Apollo 7 Television Planning


Starting in April 1968, NASA planned to take a television camera into space onboard Apollo 7, and to send back live pictures.

The black and white slow scan camera had been in development by RCA for some time. (It was a 320 line. 10 fps camera. The Westinghouse Lunar Surface Camera taken to Tranquility Base on Apollo 11 used the same television format. It had been specified by NASA to save on video bandwidth.)

As well as the development of the camera, NASA’s Engineering and Development Directorate produced prototype scan converters – one was moved from KSC to MILA (the Merrit Island Launch Area Tracking Station, adjacent to Kennedy Space Center), for the mission, and the other was installed at the Texas Apollo station in Corpus Christi.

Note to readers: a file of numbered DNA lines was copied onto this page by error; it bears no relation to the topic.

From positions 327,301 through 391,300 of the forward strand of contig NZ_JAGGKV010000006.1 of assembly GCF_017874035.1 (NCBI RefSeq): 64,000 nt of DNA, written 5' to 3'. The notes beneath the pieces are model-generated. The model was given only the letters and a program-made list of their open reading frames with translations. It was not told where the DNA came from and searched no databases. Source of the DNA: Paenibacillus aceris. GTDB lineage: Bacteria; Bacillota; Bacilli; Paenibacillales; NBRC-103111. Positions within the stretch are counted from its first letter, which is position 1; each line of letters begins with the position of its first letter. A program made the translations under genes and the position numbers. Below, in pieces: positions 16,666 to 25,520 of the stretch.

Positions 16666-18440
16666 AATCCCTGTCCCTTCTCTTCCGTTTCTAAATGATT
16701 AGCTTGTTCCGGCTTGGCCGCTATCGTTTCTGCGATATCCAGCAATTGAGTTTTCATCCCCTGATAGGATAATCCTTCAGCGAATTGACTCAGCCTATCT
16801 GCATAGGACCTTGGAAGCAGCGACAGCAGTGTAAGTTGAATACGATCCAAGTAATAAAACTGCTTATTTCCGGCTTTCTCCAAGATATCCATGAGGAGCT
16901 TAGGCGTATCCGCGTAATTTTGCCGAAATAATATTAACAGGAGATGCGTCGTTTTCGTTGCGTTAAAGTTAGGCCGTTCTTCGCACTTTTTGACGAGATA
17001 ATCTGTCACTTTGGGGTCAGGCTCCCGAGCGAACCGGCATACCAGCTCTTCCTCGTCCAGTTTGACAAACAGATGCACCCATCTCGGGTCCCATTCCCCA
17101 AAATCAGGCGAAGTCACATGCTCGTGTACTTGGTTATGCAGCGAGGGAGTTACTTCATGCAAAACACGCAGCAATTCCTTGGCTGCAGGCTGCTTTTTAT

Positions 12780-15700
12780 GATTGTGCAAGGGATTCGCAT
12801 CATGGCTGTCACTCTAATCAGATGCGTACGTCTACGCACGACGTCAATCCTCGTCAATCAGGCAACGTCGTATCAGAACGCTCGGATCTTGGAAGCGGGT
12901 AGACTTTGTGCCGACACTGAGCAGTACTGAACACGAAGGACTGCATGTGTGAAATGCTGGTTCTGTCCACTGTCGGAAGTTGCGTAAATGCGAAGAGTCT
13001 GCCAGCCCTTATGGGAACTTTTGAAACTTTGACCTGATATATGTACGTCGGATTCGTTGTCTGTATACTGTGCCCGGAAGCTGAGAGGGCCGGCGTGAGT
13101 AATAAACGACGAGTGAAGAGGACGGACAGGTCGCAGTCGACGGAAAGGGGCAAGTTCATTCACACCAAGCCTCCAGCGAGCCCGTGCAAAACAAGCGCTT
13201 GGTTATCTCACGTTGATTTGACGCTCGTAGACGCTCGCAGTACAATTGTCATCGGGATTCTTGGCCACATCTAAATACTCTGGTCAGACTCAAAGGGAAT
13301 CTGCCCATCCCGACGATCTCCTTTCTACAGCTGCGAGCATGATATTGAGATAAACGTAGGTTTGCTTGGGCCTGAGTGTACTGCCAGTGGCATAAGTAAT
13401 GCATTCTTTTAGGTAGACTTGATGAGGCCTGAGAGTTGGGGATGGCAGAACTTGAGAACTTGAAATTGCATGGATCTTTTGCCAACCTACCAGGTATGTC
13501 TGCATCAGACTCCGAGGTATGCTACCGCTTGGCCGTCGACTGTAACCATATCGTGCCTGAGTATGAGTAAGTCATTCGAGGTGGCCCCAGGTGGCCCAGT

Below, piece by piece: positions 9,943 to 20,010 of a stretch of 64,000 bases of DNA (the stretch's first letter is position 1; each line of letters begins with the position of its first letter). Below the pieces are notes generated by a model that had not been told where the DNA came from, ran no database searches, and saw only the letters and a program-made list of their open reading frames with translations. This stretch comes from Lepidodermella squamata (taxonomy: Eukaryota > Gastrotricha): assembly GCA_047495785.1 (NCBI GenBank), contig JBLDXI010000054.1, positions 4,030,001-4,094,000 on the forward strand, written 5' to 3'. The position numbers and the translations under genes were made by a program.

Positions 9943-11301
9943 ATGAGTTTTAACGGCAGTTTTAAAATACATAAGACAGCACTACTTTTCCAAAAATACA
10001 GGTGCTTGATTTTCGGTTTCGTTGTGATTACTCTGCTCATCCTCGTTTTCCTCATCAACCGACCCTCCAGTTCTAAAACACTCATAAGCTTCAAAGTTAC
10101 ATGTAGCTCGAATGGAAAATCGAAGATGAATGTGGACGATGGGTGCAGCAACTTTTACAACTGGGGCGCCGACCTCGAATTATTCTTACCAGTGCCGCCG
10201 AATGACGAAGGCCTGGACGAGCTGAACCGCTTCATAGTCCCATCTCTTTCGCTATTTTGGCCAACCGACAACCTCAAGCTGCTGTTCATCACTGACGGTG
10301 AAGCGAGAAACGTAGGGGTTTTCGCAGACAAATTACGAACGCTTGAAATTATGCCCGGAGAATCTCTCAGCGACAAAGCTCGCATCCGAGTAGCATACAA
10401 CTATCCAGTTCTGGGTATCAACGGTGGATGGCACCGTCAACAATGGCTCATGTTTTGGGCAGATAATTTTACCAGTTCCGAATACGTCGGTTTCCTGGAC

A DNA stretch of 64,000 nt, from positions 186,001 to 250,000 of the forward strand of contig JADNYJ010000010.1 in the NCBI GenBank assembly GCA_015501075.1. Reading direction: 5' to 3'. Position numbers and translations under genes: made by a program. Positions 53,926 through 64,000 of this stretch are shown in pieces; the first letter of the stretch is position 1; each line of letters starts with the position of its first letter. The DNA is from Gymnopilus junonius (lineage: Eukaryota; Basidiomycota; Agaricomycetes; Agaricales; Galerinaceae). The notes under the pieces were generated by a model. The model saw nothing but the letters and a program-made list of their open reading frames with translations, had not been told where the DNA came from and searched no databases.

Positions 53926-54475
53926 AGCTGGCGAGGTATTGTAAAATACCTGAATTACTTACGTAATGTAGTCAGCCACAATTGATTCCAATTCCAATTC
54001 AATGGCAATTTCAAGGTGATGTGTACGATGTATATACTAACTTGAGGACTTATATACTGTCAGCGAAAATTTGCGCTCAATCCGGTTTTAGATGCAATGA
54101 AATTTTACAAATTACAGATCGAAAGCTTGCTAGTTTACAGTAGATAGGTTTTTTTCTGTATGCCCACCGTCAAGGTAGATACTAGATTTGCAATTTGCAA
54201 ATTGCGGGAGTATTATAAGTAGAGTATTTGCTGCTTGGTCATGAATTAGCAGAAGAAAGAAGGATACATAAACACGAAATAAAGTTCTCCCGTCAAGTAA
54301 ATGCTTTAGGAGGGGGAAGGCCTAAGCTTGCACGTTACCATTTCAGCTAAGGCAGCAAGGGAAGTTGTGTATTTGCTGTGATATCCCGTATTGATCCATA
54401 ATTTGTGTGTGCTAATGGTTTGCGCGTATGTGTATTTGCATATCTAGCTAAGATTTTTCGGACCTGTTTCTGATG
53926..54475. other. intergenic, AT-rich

Goddard’s Dick Nafzger, who was present at Corpus Christi during Apollo 7’s TV broadcasts, was responsible for the implementation of much of the plans for receiving television from Apollo 7, and making the converted picture available to the US TV networks in real time.

Dick preserved the documents in the PDF file below, which was scanned by Bill Wood during the Apollo 11 Tape Search.

The documents give a feel for the amount of plannig necessary to get live television from Apollo 7 and out to the watching world.

They also give a feel for the huge advances achieved in the succeeding months – with live colour television coming from lunar orbit on Apollo 10, and live slow scan televsion coming from the lunar surface on Apollo 11.

The last few pages of the PDF file also set out NASA’s Public Affairs plans to make live television available to the networks, beginning before launch.



Apollo 7 Television planning documents – preserved by Dick Nafzger, scanned by Bill Wood.

4.7MB PDF file.


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